How to Help Kids Express Their Emotions and Needs Rather Than Use Aggression

This week what’s on my mind is social-emotional learning.

Children’s behavior - hitting, tantrums, throwing chairs - is a signal that the child needs to learn some new skills. They need a new, more social-acceptable or safe way to get their needs met.

Sometimes what works great is to simply know the behavior patterns and be a half step ahead. Then you can “feed the child the words” to try and get their needs met.

For example, you see a child about to grab a toy so you say, “Tell Michael, ‘I want the red truck.’” Don’t worry about the fact that you know Michael is not about to give up the truck. We’ll get to that later. We still need to give the truck-grabber the words to express her desire.

ACCESS THE FREE TIPSHEET

Download the Teacher Tip Sheet for Teaching Social-Emotional Skills 

    We won't send you spam. Unsubscribe at any time.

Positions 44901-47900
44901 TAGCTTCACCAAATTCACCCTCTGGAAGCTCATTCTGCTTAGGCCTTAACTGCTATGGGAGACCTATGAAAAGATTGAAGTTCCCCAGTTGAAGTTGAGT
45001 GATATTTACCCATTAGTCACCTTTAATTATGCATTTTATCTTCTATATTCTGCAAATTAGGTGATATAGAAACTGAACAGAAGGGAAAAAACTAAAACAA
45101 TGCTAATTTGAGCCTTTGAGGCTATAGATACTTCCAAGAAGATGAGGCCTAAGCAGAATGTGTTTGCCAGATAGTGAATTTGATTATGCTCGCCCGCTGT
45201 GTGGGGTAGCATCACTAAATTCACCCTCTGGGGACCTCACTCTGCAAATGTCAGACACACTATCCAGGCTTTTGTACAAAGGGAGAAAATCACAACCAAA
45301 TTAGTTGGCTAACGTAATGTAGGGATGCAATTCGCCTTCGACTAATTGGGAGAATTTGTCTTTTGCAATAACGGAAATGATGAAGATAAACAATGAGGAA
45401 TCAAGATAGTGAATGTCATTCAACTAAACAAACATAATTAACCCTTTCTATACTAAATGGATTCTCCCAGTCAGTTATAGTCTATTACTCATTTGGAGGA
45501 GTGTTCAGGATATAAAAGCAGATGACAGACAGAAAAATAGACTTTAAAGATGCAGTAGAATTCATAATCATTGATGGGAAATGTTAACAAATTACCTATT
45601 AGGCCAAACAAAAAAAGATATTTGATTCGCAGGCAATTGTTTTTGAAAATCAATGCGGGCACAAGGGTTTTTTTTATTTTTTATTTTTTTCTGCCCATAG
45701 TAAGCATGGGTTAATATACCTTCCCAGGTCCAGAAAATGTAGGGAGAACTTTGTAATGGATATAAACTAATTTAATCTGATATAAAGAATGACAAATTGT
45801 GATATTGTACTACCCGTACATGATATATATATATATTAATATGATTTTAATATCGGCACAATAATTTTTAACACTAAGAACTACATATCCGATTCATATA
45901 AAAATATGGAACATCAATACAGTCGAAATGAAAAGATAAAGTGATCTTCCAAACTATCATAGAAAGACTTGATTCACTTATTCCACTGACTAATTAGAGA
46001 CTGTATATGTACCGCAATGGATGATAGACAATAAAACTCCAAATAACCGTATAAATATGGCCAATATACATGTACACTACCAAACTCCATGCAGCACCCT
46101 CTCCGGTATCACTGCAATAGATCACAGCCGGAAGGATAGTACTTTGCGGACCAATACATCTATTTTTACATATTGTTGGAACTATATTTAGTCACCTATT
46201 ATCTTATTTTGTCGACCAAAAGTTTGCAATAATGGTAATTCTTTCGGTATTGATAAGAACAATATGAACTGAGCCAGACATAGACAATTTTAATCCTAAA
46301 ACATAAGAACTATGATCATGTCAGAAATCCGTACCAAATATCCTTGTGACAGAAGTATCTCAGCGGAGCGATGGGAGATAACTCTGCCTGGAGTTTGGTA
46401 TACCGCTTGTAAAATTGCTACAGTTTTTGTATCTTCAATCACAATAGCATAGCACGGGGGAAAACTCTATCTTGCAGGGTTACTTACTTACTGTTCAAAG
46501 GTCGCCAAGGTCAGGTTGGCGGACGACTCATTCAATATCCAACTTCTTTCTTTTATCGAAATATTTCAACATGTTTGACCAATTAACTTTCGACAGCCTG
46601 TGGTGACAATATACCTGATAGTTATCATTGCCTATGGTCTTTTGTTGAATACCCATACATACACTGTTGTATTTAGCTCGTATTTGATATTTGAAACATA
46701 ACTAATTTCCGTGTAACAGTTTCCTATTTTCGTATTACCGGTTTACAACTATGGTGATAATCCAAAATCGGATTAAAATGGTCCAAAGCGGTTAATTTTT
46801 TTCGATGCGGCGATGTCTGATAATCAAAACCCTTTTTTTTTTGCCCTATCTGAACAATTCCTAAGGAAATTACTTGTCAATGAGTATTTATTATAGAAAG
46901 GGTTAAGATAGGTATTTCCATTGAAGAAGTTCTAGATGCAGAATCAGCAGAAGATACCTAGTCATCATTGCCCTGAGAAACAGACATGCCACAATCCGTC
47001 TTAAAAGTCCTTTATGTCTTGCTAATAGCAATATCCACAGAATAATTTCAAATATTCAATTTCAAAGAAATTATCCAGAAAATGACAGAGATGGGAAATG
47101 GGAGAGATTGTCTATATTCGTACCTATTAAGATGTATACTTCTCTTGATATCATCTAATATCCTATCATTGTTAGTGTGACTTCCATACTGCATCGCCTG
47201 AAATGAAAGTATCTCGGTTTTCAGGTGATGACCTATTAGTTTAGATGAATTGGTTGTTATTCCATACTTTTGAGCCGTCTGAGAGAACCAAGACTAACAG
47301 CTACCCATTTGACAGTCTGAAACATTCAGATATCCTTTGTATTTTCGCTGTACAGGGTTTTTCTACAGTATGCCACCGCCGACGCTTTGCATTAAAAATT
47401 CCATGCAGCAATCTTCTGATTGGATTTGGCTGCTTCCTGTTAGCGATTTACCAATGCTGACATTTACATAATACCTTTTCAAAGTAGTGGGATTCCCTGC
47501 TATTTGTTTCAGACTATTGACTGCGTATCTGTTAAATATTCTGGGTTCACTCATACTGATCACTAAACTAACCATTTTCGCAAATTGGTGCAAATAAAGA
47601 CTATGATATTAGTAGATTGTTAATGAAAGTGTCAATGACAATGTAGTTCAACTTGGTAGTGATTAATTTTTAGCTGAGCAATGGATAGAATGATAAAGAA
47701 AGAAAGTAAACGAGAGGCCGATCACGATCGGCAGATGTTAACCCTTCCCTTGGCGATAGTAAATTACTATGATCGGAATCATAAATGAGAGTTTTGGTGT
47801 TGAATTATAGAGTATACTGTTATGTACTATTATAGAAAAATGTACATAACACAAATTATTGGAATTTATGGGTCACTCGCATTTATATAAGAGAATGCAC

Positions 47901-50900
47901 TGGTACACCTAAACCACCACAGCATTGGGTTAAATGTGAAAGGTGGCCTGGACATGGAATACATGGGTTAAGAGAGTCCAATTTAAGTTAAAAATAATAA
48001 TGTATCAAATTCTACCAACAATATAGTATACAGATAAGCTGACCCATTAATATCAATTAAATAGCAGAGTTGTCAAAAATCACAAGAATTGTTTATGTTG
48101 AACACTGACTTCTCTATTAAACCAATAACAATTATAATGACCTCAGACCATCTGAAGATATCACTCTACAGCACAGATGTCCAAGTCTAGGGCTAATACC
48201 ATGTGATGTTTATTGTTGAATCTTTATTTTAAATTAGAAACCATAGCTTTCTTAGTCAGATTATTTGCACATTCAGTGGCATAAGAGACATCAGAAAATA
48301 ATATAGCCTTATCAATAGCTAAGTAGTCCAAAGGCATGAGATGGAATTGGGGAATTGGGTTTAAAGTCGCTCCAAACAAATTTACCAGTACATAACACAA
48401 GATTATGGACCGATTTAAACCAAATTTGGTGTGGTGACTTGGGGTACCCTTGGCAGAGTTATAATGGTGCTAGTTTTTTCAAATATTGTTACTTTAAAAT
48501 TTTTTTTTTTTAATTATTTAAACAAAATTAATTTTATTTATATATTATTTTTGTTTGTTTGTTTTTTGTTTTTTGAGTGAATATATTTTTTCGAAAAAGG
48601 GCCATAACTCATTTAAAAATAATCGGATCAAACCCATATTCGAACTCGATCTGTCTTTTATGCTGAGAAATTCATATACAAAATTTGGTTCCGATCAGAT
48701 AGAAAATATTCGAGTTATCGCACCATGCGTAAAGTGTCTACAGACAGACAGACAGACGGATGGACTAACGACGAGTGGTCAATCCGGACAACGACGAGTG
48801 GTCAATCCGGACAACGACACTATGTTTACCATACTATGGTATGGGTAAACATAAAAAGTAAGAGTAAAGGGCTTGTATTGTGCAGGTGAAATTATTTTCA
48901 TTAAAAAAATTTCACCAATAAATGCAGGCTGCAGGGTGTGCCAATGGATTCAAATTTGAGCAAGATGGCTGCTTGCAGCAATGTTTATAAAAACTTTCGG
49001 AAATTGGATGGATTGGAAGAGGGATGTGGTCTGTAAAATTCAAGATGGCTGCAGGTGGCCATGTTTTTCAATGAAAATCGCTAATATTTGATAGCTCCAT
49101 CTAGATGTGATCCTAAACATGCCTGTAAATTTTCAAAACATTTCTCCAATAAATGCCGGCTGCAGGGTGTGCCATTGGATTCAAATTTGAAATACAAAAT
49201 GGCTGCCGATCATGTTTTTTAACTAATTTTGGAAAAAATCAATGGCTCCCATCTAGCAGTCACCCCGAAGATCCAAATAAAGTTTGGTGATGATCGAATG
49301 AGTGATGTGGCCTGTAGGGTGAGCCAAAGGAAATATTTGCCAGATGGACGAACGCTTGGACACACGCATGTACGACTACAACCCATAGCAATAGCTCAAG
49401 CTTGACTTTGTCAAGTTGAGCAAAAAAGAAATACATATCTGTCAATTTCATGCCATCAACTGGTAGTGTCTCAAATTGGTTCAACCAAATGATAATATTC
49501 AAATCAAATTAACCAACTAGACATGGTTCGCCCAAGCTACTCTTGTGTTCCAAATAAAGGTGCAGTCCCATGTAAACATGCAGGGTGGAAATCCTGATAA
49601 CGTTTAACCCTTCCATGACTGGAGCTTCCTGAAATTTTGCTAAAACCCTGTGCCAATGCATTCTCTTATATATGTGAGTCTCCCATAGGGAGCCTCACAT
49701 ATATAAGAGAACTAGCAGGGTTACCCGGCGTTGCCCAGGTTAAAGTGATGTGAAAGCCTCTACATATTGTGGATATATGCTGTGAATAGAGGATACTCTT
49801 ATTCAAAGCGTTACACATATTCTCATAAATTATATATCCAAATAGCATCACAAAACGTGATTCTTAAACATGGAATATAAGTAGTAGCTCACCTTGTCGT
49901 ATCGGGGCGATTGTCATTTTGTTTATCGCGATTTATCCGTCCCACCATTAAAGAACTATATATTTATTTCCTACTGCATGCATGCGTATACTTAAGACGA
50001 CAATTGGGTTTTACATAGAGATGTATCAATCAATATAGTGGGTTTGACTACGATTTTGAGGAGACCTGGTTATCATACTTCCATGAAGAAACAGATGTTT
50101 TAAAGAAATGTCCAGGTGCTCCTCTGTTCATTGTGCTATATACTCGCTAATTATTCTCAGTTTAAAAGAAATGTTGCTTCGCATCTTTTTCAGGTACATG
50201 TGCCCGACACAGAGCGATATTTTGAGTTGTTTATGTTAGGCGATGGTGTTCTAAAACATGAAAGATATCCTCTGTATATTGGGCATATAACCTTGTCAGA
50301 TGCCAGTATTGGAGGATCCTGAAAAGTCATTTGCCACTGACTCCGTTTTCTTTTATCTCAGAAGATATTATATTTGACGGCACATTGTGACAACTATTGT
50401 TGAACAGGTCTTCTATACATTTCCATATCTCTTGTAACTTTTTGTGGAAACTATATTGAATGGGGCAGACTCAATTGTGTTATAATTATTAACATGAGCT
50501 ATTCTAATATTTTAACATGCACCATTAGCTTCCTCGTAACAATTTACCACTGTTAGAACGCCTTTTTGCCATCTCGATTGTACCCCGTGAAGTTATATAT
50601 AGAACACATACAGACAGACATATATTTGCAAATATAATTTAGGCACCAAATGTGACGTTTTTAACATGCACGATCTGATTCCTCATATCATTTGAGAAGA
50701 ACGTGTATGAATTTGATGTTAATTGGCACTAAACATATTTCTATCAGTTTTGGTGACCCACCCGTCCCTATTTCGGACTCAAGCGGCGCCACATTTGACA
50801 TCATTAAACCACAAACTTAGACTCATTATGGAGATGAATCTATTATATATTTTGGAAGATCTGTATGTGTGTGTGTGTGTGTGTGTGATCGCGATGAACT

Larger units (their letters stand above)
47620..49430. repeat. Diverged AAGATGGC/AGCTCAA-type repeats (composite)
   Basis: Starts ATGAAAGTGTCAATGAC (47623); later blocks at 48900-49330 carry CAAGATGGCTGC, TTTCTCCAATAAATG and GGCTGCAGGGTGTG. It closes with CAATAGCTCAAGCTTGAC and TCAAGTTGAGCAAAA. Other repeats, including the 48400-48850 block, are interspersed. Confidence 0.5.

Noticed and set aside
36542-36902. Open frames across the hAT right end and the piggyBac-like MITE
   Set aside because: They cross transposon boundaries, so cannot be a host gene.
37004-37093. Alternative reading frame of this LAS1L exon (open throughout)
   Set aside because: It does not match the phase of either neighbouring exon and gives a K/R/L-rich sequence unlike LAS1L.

Another great strategy to help children who exhibit challenging behavior is to simply help them identify and express their feelings. This can be especially helpful with a child who seems angry a lot of the time or who gets angry easily. Simply modelling labeling your own feelings, “I’m sad that it’s raining and we don’t get to play outside today” or “I was so mad when I went to get into my car and saw a bird pooped on it!” (You know they like to talk about poop so why not use that to get their attention and give them an appropriate context for poop talk? Or, make up your own example!)

    Then, when you see a child upset you can simply say, “it looks like you are really mad” or “Michael, you can say, ‘I’m so mad!’” This can be tremendously helpful and empowering for children.

    Help Kids Express Their Emotions - Prevent Challenging Behavior

    IMPORTANT: make sure to label a range of emotions and to do this for all children. We don’t want the children who exhibit challenging behavior to get typecast as being angry all the time!

    These are just a few of the MANY things you can do to help children learn important social-emotional skills like identifying and expressing their emotions, needs and desires. 

    Download the Teacher Tipsheet I just created for you and then let me know which of these strategies you are already using or any new ones you're going to try in the comments below. I'm always interested in your questions, challenges, stories of success!

    ACCESS THE FREE TIPSHEET

    Download the Teacher Tip Sheet for Teaching Social-Emotional Skills 

      We won't send you spam. Unsubscribe at any time.